Some historians consider Gildersleeve to have been "the most influential leader" of the Christian "anti-Zionist lobby" of her era.[7] Gildersleeve wrote that "after (her) retirement from the Deanship at Barnard, (she) devoted (her)self mainly to the Middle East,"[8] describing herself as "struggling ardently against" the creation and, later, the continued existence of the Jewish State.[9] She blamed her failure to prevent the creation of the State of Israel on "the Zionist control of the media of communication." [10]

Gildersleeve repeatedly testified before congressional committees and lobbied members of Congress and President Harry Truman to deny American political, military, and financial support to Israel.[7]

Gildersleeve was a trustee of the American University of Beirut and a leading figure in the Christian opposition to Israel's statehood in 1948. She helped found and chaired the Committee for Justice and Peace in the Holy Land, which merged into the American Friends of the Middle East.[11] According to historian Robert Moats Miller, of the University of North Carolina, the group was funded by the Central Intelligence Agency and ARAMCO.[12] Miller states that Gildersleeve's "sympathies were indeed overwhelmingly with the Arabs." [12]

Women's Equality[edit]

Gildersleeve was an early advocate of paid leaves of absence for female faculty members. In 1931 she raised the matter with Columbia President Butler, who "looked a little startled." But, Butler agreed, saying "We should have women teachers with fuller lives and richer experience, not so many dried-up old maids" Gildersleeve recorded this remark in her memoir without comment. She persuaded the Barnard Board of Trustees to enact a maternity policy that provided one term off at full pay or a year off at half pay for all new faculty mothers. In the first year three women took advantage of this new policy. [2]

In 1915, in a speech to the Columbia Chapter of Phi Beta Kappa she challenged the commonly held belief that the education of women was a detriment to society, arguing that improved public health and the declining infant mortality made it unnecessary to breed as many children as once had been the case. In the modern world women could have the same ambitions as men.[2]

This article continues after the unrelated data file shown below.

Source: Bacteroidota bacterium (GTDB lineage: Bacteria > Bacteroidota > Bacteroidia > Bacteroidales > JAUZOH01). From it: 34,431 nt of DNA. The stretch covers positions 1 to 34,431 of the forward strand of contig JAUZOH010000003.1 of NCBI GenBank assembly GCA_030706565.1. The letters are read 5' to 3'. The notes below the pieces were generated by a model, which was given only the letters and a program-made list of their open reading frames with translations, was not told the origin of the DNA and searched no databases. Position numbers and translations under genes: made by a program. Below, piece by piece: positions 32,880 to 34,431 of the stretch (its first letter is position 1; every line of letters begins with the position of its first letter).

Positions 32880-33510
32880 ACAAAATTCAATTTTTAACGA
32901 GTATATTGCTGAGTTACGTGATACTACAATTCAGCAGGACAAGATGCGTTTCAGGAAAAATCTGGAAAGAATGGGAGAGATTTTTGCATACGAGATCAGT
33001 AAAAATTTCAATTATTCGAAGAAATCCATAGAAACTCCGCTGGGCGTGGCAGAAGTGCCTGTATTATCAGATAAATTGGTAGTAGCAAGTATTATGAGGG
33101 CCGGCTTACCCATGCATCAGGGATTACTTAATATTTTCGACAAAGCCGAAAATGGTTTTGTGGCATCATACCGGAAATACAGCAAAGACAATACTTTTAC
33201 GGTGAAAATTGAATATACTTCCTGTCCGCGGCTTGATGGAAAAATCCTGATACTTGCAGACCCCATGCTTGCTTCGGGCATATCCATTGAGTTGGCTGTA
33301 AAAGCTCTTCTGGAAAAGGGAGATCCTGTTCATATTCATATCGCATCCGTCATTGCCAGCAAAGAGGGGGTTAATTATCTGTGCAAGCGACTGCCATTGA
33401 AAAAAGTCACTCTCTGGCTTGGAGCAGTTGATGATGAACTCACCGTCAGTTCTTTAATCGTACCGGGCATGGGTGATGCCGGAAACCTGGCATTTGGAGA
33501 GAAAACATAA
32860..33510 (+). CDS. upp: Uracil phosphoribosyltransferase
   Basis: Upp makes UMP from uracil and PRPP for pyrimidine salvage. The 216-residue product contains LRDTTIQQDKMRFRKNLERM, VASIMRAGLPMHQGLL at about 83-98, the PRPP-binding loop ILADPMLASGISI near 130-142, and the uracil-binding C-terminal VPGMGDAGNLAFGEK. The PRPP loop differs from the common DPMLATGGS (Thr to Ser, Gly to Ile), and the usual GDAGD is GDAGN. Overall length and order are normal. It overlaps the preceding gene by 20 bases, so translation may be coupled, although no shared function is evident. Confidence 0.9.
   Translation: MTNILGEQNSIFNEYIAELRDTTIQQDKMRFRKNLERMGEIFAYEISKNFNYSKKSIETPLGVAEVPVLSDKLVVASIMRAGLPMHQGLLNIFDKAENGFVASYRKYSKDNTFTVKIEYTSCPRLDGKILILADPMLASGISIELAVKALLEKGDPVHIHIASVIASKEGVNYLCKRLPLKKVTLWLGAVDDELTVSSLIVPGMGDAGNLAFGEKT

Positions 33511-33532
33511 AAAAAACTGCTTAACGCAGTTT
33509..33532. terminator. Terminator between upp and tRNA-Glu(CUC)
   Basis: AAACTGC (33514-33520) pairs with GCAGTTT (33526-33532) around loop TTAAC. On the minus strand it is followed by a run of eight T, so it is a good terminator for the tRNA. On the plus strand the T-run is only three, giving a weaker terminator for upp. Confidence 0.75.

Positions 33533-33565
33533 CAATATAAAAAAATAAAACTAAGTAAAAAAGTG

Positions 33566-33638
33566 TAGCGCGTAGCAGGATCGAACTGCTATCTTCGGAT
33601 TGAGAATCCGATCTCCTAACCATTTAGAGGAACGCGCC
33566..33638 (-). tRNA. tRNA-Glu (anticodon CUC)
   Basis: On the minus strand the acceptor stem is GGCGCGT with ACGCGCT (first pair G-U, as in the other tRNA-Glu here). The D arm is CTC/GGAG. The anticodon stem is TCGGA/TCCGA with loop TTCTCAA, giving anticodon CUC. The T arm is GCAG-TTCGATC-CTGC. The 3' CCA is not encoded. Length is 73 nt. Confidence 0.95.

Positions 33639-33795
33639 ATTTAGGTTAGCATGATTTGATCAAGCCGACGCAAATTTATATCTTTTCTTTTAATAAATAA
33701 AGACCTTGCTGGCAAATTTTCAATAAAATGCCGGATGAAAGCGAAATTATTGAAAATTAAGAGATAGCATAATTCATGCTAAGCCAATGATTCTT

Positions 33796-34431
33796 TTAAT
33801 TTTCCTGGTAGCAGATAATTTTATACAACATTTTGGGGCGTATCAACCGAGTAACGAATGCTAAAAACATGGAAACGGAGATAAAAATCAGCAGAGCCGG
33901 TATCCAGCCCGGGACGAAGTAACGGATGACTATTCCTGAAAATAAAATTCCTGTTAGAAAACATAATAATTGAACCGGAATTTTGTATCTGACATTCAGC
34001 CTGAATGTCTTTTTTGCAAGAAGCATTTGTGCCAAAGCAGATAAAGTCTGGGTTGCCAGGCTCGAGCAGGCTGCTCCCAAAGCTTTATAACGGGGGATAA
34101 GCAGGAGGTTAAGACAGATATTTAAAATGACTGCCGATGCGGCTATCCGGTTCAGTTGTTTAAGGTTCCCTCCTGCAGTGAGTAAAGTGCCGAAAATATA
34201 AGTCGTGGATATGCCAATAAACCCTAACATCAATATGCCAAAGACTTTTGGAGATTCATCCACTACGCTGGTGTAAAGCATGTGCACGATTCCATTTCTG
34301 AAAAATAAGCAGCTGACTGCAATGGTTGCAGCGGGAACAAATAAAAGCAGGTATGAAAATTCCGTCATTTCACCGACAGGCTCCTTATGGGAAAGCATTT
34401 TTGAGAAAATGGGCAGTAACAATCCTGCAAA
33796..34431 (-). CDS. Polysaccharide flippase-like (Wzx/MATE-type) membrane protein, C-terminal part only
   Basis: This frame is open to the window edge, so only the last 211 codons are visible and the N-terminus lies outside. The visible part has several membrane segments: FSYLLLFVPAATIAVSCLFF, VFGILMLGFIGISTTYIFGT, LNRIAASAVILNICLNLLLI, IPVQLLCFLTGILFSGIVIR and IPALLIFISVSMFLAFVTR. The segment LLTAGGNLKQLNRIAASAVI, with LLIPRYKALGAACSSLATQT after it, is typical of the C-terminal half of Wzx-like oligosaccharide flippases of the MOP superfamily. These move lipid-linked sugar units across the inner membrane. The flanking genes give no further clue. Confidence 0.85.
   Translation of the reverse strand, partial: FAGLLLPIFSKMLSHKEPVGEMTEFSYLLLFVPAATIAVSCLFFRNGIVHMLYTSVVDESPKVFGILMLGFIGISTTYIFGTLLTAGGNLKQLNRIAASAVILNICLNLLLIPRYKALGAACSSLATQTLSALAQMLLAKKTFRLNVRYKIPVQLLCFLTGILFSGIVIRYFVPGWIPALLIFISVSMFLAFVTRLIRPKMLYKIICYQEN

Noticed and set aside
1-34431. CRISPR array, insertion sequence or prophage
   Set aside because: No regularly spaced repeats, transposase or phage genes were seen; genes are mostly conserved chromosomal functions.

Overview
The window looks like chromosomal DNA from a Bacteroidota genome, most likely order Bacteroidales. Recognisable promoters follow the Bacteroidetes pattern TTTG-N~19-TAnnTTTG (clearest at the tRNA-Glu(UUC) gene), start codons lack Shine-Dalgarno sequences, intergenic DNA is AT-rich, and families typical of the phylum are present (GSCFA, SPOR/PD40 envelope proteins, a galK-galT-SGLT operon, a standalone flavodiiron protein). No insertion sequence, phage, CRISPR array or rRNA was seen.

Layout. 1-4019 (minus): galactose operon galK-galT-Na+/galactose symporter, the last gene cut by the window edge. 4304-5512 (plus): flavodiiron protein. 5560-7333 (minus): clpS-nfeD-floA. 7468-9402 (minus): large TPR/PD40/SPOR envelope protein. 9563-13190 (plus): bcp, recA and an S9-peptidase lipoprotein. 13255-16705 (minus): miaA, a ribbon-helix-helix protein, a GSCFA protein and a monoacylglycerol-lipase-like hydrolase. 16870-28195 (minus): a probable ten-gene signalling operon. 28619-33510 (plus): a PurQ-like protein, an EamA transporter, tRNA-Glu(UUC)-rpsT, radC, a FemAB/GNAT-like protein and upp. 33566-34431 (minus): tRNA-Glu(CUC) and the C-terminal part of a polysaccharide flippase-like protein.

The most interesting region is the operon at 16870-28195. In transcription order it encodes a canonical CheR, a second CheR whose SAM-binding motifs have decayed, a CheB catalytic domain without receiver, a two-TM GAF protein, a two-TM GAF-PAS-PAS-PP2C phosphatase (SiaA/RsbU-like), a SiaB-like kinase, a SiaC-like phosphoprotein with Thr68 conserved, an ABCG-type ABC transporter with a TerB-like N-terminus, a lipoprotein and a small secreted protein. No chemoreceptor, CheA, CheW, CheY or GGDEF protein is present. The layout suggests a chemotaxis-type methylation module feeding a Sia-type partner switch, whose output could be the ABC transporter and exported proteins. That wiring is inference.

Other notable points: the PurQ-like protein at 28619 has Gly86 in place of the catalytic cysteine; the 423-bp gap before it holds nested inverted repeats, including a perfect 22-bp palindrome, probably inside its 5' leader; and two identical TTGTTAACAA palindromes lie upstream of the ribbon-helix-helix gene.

Rosalind Rosenberg, Gildersleeve's biographer, has argued that "Through her work Gildersleeve and other pioneers like her provided the essential conditions necessary to winning for women full equality with men in American society and throughout the world. … In broadening women's scholarly horizons, Gildersleeve laid the groundwork for some of the most innovative scholarship of the twentieth century. And in helping to draft the charter of the UN, Gildersleeve assured that the issues to which she had devoted her career on Morningside Heights would be addressed throughout the world in the decades that followed. By insisting that women have the right to every educational opportunity open to men, and by fighting her whole life to secure that opportunity, she helped establish the bedrock on which feminists have been building ever since." [2]

Sexuality[edit]

In her 1954 memoir, Gildersleeve poignantly protested the "particularly cruel and unwholesome discrimination against unmarried women," like herself, who chose to spend their lives living with other women. She attributed this trend to "the less responsible psychologists and psychiatrists of the day," who voiced "disrespect for spinsters in the teaching profession as 'inhibited' and 'frustrated.'" Gildersleeve never identified herself as a lesbian, preferring instead the adjective "celibate." For several decades she lived with companion Professor Caroline Spurgeon. Later she lived with Barnard English Professor Elizabeth Reynard.[2]